Microphones used: Shure SM57, Shure Unidyne III 545, Royer 121, Sennheiser MD409, Sennheiser MD421, Audix i5, Audix D6, Neumann U87, DBX RTA, Audio Technica 4060

In total, there are 1959 impulses. A large choice that is difficult to sort out at first, but I gradually spotted combinations of impulses I find quite satisfying to my taste. I chose this collection because user reviews were enthusiastic and it is very affordable: 15 dollars for the whole collection. At this price, I did not hesitate for long: spend 15 dollars for quality impulses or spend hours to find good, free impulses without any guarantee to find something useful, it was an easy choice...

Since then, they released Recabinet 3 (winter sales at 20 dollars in January 2013). New impulses and a new, more convenient interface. I said I wouldn't buy it but finally gave it a try thanks to a discount price... and I'm a bit disappointed. Recabinet 3 is not bad at all, the interface is pretty nice and it works smoothly. But I find the interface not as complete as the free Poulin's LeCab2, and more importantly, the impulses are integrated within the interface, so they cannot be used separately with an alternate impulse loader, and also I still prefer thesound of the Redwirez impulses. I think they are better defined, clearer and more accurate. So I would recommend Redwirez, but that's a very personal choice! Nevertheless, Recabinet 3 is a good product... but it isn't the best.

Interface de Recabinet 3
Recabinet 3 interface


I have compared the sound of a few impulses from the 3 commercial impulse libraries that I own. Of course, I chose impulses that are as close to one another as possible.

For the left rhythm guitar, I used two impulses taken from a Vox AC30 2x12 cabinet: one impulse from the microphone Royer 121, position Cap Edge, about 10 cm (4 inches) from the speaker, and one impulse from the microphone Shure SM57, position Cap Grill (centered, against the cab grill).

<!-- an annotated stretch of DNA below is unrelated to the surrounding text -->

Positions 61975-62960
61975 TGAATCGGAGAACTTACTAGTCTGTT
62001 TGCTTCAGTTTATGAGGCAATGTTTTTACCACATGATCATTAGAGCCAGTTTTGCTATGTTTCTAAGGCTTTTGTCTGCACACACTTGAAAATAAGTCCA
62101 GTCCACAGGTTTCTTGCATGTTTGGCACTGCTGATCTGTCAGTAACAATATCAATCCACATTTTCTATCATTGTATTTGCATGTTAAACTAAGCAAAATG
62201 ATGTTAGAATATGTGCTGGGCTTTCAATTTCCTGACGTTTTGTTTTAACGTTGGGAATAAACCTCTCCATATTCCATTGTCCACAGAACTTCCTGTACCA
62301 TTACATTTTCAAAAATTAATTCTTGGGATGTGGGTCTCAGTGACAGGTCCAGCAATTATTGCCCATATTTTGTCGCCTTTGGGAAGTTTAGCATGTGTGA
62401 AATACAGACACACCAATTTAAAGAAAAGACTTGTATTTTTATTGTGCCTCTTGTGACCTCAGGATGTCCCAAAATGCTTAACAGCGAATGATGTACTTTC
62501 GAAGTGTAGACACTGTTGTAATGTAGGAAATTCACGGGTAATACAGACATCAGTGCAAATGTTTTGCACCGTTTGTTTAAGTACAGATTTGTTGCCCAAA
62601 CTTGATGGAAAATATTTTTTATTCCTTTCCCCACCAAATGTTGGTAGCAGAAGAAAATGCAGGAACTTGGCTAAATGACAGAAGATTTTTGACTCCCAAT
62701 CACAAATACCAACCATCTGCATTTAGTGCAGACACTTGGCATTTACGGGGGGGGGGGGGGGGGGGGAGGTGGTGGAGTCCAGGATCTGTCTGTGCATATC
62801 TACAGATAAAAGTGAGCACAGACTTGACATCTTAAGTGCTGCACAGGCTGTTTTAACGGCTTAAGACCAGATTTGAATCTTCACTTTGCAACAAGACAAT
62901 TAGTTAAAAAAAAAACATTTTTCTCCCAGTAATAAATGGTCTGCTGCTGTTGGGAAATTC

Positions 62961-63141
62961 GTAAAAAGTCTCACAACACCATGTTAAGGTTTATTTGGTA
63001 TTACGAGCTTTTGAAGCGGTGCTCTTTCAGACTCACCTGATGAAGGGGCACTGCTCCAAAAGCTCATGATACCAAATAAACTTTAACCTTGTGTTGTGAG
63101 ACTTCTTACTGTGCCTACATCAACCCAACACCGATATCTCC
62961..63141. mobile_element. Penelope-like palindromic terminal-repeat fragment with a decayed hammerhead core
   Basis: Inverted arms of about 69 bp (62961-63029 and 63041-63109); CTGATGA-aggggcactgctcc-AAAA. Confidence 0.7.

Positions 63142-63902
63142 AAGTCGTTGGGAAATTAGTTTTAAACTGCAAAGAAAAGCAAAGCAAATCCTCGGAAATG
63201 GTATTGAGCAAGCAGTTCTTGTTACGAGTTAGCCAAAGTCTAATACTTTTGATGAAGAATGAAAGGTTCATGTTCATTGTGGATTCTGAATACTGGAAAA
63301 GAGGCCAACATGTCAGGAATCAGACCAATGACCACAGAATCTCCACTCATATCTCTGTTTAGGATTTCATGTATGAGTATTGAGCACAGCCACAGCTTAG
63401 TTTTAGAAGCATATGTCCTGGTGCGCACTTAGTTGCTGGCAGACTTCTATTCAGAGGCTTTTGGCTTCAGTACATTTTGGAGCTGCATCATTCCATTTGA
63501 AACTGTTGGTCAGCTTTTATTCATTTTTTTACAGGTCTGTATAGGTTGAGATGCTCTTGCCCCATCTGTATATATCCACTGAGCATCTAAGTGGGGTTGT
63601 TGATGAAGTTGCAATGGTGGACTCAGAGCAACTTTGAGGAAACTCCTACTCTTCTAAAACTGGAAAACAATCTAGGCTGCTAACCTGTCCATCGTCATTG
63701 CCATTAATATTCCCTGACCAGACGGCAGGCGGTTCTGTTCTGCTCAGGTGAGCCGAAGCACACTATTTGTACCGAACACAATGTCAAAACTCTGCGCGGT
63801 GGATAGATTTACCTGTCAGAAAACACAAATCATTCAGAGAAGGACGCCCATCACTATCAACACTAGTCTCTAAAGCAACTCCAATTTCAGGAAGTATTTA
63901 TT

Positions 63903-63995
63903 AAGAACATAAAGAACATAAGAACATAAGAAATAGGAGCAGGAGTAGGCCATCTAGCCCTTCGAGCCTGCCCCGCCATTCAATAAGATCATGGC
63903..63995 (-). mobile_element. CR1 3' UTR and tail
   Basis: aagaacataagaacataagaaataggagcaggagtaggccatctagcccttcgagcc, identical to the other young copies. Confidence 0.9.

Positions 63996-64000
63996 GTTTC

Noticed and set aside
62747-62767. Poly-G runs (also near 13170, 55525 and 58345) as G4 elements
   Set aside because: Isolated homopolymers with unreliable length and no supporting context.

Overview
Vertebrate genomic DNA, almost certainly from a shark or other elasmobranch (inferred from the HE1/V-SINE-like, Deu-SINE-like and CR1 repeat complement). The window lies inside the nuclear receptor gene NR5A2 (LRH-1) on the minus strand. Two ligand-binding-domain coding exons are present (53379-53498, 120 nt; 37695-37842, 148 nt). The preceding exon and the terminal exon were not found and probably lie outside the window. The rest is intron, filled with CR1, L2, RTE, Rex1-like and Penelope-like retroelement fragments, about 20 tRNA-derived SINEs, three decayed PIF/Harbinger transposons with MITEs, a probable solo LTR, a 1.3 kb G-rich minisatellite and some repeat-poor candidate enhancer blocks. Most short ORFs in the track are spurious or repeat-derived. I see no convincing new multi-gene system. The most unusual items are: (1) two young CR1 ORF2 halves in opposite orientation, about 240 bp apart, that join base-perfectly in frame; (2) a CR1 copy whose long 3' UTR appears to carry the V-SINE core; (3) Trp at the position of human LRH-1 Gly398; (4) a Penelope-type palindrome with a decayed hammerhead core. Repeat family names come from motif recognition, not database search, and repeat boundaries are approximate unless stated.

For the right rhythm guitar, I used two impulses taken from a Fender Deluxe (Deluxe Reverb for Redwire, Deluxe 1953 for Recabinet 2 et 3) 1x12 cabinet: one impulse from the microphone Royer 121, position Cap Edge, about 10 cm (4 inches) from the speaker, and one impulse from the microphone Sennheiser MD421, position Cap Grill (centered, against the cab grill).

For the centered solo guitar, I used two impulses taken from a 4x12 Orange cabinet: one impulse from the microphone Royer 121, position Cap Edge, about 10 cm (4 inches) from the speaker, and one impulse from the microphone Neumann U87, position Cap Grill (centered, against the cab grill).

The obtained sound is rather different from one impulse library to the other, although it was made with similar cabinets and the same microphones. This shows how difficult it is to make perfectly reliable impulses, and it also shows how the recording conditions will affect the result. I can't tell which library sounds the most realistic, as it will be a matter of personal preference. And you can always EQ the sounds to make them sound the way you want.


Recabinet 2

Recabinet 3
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Page de messages n° 1 2 3 4 5 6 7 8 9 10 11 12 13 14 15 16 17 18 19 20 21 22 23 24 25 26 27 28 29 30 31